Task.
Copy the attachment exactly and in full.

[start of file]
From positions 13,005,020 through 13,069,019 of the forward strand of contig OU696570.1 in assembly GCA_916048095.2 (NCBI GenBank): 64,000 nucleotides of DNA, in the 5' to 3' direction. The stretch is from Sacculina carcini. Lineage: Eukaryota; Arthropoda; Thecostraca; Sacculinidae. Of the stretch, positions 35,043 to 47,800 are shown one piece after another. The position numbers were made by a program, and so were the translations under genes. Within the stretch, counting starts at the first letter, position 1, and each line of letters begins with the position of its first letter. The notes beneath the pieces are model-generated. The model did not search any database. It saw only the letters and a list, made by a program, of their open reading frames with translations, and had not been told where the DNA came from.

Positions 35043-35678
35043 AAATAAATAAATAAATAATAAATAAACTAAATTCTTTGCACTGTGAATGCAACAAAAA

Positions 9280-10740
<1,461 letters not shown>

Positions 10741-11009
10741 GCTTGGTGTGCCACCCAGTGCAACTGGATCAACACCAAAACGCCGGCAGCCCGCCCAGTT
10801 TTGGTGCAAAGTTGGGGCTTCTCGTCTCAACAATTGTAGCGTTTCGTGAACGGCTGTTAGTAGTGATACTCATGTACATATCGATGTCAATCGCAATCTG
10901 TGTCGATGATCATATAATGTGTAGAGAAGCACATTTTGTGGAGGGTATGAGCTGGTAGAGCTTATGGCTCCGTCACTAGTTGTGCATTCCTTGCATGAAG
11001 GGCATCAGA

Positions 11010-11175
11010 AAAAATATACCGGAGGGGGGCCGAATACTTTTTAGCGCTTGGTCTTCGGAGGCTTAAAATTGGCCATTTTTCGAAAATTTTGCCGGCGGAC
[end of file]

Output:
From positions 13,005,020 through 13,069,019 of the forward strand of contig OU696570.1 in assembly GCA_916048095.2 (NCBI GenBank): 64,000 nucleotides of DNA, in the 5' to 3' direction. The stretch is from Sacculina carcini. Lineage: Eukaryota; Arthropoda; Thecostraca; Sacculinidae. Of the stretch, positions 35,043 to 47,800 are shown one piece after another. The position numbers were made by a program, and so were the translations under genes. Within the stretch, counting starts at the first letter, position 1, and each line of letters begins with the position of its first letter. The notes beneath the pieces are model-generated. The model did not search any database. It saw only the letters and a list, made by a program, of their open reading frames with translations, and had not been told where the DNA came from.

Positions 35043-35678
35043 AAATAAATAAATAAATAATAAATAAACTAAATTCTTTGCACTGTGAATGCAACAAAAA

Positions 9280-10740
<1,461 letters not shown>

Positions 10741-11009
10741 GCTTGGTGTGCCACCCAGTGCAACTGGATCAACACCAAAACGCCGGCAGCCCGCCCAGTT
10801 TTGGTGCAAAGTTGGGGCTTCTCGTCTCAACAATTGTAGCGTTTCGTGAACGGCTGTTAGTAGTGATACTCATGTACATATCGATGTCAATCGCAATCTG
10901 TGTCGATGATCATATAATGTGTAGAGAAGCACATTTTGTGGAGGGTATGAGCTGGTAGAGCTTATGGCTCCGTCACTAGTTGTGCATTCCTTGCATGAAG
11001 GGCATCAGA

Positions 11010-11175
11010 AAAAATATACCGGAGGGGGGCCGAATACTTTTTAGCGCTTGGTCTTCGGAGGCTTAAAATTGGCCATTTTTCGAAAATTTTGCCGGCGGAC